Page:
I cook a lot and for the last few years I’ve been wanting to upgrade my old recipe box to a binder. The binder has page protectors with two slots for cards and flipping through it is much easier than digging through a recipe box. Last week I finally got around to ordering one and the day it came in the mail I spent about an hour filling its pages.
As I flipped through recipes, I remembered distinctly where I was when I wrote them down. I remember being nineteen-years-old, newly engaged, in my mother’s house and pulling her recipe box out of the cabinet. I sat at the kitchen table for days, the cool gray tile on my bare feet, scribbling down my favorite recipes.
Each card that I picked up reminded me of something different: the pattern of a recipe card that I recognized as my mother’s next door neighbor’s. The recipes were printed with a careful hand with thoughts of marital bliss on my mind.
I was looking forward to living in the one bedroom garage apartment Zeb and I had arranged for after we married. I was used to cooking simple meals, my own mother is an excellent cook and she didn’t mind at all for my sister and I to be directly under her feet in the kitchen. Measuring, mixing and stirring– even though I’m sure it would have been easier for her to kick us out and do it herself. But my Momma’s kitchen was open to everyone and there were usually four or five extra mouths to feed. My mother, sister, two brothers and assorted and sundry friends— whoever was at our house at mealtime– that’s who was eating. I had unknowingly been training to cook for an army. The first year of marriage, it would take Zeb and I almost two weeks to eat one batch of spaghetti, until I learned how to cook for just two.
A stained and rippled card holding my grandmother’s vegetable soup recipe transported me to my first year of marriage. I remember distinctly standing in the kitchen of our one bedroom apartment in Fort Worth, Texas. It was so small I could stand in one spot and wash dishes, cook on the stove, grab something out of the pantry and open the fridge by simply pivoting my hips. I was sick and away from my family for the first time when I called my grandmother for her soup recipe. I’ve used it so many times, I don’t need to look at it anymore, but why wouldn’t I? Looking at the card and remembering the conversation I had with her makes me feel as good as eating the soup when I’m sick.
Each card was a memory: a pecan pie recipe by a friend of my mother’s who passed away several years ago, a batch of beef stroganoff that had to be thrown away because I mistakenly thought that cooking sherry was an acceptable substitute for burgundy. A peanut butter pie recipe with an Oreo crust from my mom’s crazy friend, Brenda. Brenda told me to double bag the Oreos in gallon-size Ziplock bags and put them under the wheel of my car and back over them twice— obviously not three times— that would be ridiculous.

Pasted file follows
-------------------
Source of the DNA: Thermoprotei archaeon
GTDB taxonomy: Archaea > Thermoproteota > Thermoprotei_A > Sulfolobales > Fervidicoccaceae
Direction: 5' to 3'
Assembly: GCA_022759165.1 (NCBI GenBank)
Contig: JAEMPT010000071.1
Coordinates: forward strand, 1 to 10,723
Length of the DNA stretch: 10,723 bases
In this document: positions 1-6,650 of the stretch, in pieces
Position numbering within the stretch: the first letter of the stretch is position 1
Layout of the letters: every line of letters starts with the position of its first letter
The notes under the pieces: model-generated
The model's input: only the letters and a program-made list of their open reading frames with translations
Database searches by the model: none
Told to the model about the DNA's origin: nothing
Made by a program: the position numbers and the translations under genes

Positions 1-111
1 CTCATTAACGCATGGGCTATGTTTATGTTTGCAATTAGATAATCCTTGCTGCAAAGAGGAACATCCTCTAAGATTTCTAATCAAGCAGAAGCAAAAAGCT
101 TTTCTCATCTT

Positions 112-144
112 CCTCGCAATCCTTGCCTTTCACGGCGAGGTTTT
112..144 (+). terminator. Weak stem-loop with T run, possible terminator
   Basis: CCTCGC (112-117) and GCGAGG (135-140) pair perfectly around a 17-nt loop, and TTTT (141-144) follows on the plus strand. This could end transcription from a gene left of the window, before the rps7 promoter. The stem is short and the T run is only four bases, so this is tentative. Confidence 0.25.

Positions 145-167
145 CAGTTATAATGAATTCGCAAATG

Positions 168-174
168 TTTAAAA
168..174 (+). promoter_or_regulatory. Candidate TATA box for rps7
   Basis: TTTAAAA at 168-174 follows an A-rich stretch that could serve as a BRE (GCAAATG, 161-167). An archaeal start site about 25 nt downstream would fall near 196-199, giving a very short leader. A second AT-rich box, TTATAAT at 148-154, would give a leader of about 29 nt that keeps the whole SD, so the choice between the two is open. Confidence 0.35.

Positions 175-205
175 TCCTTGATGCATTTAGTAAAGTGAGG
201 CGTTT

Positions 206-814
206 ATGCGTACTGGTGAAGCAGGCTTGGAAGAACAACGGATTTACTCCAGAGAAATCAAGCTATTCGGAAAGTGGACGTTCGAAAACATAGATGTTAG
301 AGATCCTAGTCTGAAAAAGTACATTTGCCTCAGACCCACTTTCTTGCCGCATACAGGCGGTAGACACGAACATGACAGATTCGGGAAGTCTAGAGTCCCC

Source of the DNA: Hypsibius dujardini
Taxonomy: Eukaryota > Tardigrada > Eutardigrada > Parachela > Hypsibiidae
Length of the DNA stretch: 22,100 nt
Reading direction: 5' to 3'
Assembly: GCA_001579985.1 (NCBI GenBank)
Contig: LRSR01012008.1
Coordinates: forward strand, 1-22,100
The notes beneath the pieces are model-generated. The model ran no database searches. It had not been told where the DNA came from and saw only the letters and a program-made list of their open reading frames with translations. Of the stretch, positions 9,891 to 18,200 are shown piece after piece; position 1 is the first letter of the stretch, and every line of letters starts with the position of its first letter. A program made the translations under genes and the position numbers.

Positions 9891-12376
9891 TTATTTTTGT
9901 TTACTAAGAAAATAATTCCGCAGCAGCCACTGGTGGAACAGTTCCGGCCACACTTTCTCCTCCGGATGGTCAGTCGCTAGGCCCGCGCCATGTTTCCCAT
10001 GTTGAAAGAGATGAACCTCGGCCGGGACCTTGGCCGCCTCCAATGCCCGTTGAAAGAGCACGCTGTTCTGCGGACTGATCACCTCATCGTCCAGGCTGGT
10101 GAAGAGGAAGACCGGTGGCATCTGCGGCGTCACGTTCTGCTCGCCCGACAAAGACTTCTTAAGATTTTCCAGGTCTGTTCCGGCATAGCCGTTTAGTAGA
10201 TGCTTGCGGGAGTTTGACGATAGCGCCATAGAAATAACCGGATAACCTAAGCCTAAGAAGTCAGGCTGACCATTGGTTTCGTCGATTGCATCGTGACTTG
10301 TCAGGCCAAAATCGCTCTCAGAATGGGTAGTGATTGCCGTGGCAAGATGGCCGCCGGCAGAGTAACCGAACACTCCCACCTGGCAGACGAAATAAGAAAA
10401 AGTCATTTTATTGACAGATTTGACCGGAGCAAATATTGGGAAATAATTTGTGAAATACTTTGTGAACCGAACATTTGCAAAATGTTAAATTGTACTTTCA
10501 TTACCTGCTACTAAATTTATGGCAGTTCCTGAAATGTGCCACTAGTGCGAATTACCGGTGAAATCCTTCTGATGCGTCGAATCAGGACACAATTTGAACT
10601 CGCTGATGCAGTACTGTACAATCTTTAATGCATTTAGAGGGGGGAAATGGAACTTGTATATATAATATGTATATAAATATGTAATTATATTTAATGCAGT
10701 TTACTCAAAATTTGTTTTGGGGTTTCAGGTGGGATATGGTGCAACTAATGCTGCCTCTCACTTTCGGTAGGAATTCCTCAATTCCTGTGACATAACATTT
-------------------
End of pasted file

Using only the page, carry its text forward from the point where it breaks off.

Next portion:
I grinned ear to ear as I flipped through cards and organized. Then I reached for a recipe labeled, “Toasted Croutons,” and lost all composure. Standing in my kitchen all by myself, I laughed until I was wheezing and had tears streaming down my cheeks. I remembered writing down the recipe. My older brother had made a hot crab dip recipe of Emeril Lagasse’s which was served with toasted crostinis. It was delicious— delicious enough that I felt the need to write down every single step of how to toast the bread.
Bless my sweet baby heart.
Thinly sliced French bread
Brush with olive oil.
Sprinkle with salt and fresh ground pepper.
Flip and repeat.
Bake at 400 degrees for 8-10 minutes. Turning cookie sheet for even baking.
I wiped the tears of laughter out of my eyes and thought about how far my husband have come since we were married fifteen years ago. I was barely twenty-years-old when we married. We had zero dollars, so I didn’t have an engagement ring– but I had a box full of recipes, and an eagerness to learn: about married life, about my new husband and, of course, how to make the best toast ever in the history of the whole world.
After fifteen years not only can I whip up a delicious meal just by glancing in my fridge and pantry, but my marriage has gotten better too. I wondered where we would be in ten or fifteen years when we got married. Where would we live? How many kids would we have? Would we finally have jobs with health insurance? Would we ever be able to afford an engagement ring? Would we still like each other?
It makes my heart feel full as I answer all of those questions today. I want to pat my sweet nineteen-year-old baby-self on the head and say, “Don’t worry Baby Girl, you are about to marry the best man you’ll ever know. He’ll never raise his voice to you. He’ll do laundry when it needs to be done, take out the trash, fix anything you break (and you know you break a lot of stuff.) He’s going to be an amazing father. He’ll take your kids fishing and camping. He’ll paint their toenails and read them books. He’ll choose staying at home with you over any number of other activities and he will give 150% of his energy to provide for you and to protect you. Fifteen years from now, after your body has been pillaged by three pregnancies– he’ll make you feel as beautiful as he does now. He’ll never so much as glance at another woman and even though he’d lose his head if it wasn’t attached to his shoulders, he will be your champion. And not to brag— but in fifteen years? You are gonna be able to make toast
blindfolded with your eyes closed, and with one arm tied behind your back.”